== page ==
This year is the first time since high school I have had a dedicated Halloween costume! This is quite exciting. I'm going to be a plague doctor/Venetian carnival reveller. This ensemble is the product of one late night's hurried inspiration and about 3 days of intense making. I have modded my wedding skirt slightly into something shorter and poofier (thinking of the sheer volume of carnivale outfits), picked out my plainest shirt and vest (to not distract from the headgear), made the hat of all hats, and an array of props.
Many of the photos are on my laptop, so I'll have to edit this post later. But I had to share some goodies. first off all, a good plague doctor will carry charms, prayers, and all sorts of thingums to counteract the foul vapors arising from the city streets! I carefully drew up an old "abracadabra" charm, and copied a couple from Defoe's A Journal of the Plague Year.
I figured I'd also need a fan to wave away the stench of the plague houses...or the aroma of Venetian canals...
And a mask! Of course one needs a mask. This one is a two-buck plastic shell from AC Moore's. I spraypainted it, lined the edges with gold paint marker, and added a charm because one must. There is no room for reticence at Carnival. Or in the Eat, Drink, and Be Merry hedonism of soon to be plague cities...
And one needs mystical things for the otherworldly atmosphere of the Carnival....Behold, a Rider-Waite tarot deck that got a pretty sweet makeover. A while back, I was going to make a Tibetan-style book. But I made the mistake of gluing all 72 cards to one side of the papers, thereby making a wedge, rather than the "block" of pages that would then be bound with decorative boards. Still, there had to be something to do with them....
I cut them out, trimming them to rectangles, which to my eyes looks more "ye olde".
I stamped the backs (which were the plain paper they were affixed to ages ago). This stamp is little bits of medieval/ren/old typefaces, so it keeps things looking anachronistic.
And here's a half-finished card. The tarot were not done with their journey yet, however...they had to be antiqued!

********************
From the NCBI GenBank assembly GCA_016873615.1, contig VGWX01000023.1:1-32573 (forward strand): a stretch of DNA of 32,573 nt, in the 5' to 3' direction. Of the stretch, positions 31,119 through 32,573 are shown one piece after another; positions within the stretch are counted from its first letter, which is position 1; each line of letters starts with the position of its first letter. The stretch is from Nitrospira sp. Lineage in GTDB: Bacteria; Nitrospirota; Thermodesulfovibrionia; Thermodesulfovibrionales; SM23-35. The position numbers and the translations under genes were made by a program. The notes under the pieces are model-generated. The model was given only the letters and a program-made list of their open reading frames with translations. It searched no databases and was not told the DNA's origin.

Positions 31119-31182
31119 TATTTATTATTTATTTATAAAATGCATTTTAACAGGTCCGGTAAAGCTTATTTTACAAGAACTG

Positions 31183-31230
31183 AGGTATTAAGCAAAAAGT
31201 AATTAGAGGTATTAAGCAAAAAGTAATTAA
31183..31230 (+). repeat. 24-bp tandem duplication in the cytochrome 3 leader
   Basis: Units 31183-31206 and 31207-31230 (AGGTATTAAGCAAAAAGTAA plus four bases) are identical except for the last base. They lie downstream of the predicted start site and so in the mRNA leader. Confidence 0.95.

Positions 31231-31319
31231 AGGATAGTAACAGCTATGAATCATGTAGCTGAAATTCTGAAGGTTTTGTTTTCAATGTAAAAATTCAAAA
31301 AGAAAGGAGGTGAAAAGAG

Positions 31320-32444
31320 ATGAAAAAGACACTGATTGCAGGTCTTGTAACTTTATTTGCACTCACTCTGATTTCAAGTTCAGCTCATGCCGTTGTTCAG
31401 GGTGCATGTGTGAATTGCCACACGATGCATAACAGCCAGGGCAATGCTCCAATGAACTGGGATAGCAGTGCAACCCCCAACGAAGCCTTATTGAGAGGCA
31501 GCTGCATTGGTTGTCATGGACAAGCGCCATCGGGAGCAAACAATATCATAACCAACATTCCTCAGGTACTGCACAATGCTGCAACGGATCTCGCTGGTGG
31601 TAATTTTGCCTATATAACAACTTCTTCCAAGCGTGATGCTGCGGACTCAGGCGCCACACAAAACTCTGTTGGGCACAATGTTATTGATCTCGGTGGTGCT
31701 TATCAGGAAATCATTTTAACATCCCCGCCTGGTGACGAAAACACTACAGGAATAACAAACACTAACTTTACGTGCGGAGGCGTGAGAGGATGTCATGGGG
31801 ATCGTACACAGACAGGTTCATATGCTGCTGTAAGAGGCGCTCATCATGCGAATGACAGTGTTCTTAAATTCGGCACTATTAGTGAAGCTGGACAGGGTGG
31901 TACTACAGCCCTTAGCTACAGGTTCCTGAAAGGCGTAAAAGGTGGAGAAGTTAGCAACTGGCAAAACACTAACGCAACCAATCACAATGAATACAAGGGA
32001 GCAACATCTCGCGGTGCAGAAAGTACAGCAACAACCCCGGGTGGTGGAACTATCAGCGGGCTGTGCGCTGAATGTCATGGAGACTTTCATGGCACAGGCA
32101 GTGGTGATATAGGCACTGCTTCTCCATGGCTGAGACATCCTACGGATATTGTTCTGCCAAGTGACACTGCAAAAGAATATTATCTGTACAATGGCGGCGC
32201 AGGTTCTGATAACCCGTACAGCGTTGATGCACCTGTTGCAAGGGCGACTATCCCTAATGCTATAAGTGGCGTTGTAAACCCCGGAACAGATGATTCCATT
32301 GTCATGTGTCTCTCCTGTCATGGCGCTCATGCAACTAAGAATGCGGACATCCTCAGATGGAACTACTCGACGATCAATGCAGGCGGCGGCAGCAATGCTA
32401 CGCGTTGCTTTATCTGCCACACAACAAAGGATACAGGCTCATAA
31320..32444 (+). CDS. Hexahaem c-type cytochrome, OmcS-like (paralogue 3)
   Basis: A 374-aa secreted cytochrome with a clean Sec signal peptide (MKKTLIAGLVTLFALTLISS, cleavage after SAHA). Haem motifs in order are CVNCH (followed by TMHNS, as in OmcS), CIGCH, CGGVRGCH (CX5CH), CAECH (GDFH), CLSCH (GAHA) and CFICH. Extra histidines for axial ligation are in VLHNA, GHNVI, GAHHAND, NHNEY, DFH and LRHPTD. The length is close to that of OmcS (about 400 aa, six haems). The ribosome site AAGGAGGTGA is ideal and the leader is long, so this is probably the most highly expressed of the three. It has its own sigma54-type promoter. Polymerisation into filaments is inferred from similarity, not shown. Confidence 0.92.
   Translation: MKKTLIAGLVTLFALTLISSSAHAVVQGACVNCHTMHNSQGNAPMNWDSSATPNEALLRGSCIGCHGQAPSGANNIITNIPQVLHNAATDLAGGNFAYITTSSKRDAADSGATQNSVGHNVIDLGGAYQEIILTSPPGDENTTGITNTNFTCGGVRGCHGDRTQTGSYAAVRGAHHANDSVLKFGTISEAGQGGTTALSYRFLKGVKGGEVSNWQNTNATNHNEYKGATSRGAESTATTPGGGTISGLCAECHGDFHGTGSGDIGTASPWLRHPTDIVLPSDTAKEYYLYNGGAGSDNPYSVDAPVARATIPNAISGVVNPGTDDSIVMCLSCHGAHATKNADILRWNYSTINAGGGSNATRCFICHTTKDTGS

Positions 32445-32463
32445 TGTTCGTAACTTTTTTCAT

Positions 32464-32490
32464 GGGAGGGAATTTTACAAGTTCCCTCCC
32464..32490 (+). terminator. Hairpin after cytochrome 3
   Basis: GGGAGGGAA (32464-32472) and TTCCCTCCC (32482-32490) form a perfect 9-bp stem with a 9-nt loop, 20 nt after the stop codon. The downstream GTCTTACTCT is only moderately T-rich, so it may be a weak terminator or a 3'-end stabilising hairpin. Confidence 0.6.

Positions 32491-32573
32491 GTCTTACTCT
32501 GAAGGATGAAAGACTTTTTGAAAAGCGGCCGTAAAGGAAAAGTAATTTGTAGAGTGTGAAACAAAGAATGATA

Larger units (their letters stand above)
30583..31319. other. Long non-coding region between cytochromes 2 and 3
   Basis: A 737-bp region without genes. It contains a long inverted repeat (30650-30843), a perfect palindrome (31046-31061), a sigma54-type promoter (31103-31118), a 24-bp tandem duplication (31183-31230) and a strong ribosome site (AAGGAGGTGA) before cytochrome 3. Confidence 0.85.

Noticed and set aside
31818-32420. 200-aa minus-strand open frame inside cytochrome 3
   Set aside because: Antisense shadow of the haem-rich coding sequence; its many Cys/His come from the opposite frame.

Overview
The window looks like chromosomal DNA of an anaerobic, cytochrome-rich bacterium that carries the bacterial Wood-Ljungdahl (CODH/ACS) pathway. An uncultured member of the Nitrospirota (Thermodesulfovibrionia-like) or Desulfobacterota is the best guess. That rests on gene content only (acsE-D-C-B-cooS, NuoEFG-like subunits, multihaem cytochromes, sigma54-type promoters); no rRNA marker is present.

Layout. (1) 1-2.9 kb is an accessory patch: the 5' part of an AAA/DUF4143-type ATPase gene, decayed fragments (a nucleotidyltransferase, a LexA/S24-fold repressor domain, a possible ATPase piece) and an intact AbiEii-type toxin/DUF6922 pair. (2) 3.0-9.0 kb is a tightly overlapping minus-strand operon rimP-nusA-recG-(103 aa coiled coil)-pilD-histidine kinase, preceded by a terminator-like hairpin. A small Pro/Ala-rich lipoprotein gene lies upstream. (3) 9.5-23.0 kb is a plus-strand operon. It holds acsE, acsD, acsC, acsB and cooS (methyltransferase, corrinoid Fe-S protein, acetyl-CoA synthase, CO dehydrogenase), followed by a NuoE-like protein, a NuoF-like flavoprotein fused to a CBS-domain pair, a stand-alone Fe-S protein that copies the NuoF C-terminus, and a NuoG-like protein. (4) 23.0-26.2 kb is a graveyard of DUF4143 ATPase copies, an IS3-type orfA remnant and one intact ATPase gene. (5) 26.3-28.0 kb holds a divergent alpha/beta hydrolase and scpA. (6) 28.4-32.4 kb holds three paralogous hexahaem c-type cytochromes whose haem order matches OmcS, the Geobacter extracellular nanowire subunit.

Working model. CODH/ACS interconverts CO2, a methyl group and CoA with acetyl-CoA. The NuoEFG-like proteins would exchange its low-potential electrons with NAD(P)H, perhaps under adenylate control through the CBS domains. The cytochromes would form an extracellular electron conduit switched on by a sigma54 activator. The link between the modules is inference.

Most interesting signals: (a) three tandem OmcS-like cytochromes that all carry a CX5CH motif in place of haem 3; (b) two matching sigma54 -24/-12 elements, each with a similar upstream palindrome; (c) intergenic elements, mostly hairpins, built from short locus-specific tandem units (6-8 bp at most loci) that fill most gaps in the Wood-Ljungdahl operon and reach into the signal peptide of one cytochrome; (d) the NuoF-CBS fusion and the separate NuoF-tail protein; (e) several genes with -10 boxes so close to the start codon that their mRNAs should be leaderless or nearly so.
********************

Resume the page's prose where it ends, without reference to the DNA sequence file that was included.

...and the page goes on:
Here's some of the cards, laid out on a baking pan, covered with coffee and grounds, in the time-honored DIY paper aging method. I did this for the programs for my wedding and got pretty good at it. All you do is drizzle/sponge coffee onto your paper (let it cool!), sprinkle grounds for added age spots, and bake until dry on your ovens' lowest setting. You'll have to keep an eye on the paper, and make sure the rack is not right up by the heating element, but you can end up with some really cool results. And your kitchen will smell of coffee if you're into that :)
If you have one of those pod-brewers like the Keurig, you can still do this. Just rip the foil off the used pod and you have a few batches' worth of grounds! This can get messy, but cleanup's easy. A damp dishrag will rescue your stove and counters.
At the end of this, I was left with a tarot deck that was yellowed, a bit wrinkled, and looked like it had seen some years. Just the way I wanted it!
Ok, here is the hat of all hats. It's built onto a fedora my husband wanted to get rid of. I cut out a larger brim from a cheerios box, as well as a top, and hot glued them to the fedora. I was inspired by tophat-like carnival head-dresses. Top hats are pretty basic, so they seem like a good place to start with DIY millinery.
I proceeded to cover the "shell" with burgundy satin, and gluing the whole thing. Inch by inch...fold by fold!
This was an interim shot, just to show some friends what I did on day 1. These are the potpurri sachets for the "posey" I'll be carrying to ward off the plague. They smell divine! They're 2 blends from Wellcat.com that I used in my sachet tutorials.
The posey itself is really an antique salt shaker I found at a secondhand store. I'm presuming it's really old, since it's metal, but who knows. It makes a great holder/stand for the posey.
I couldn't leave well enough alone, so I added the skull and jawbones to make a chimeric beast :) Because I can!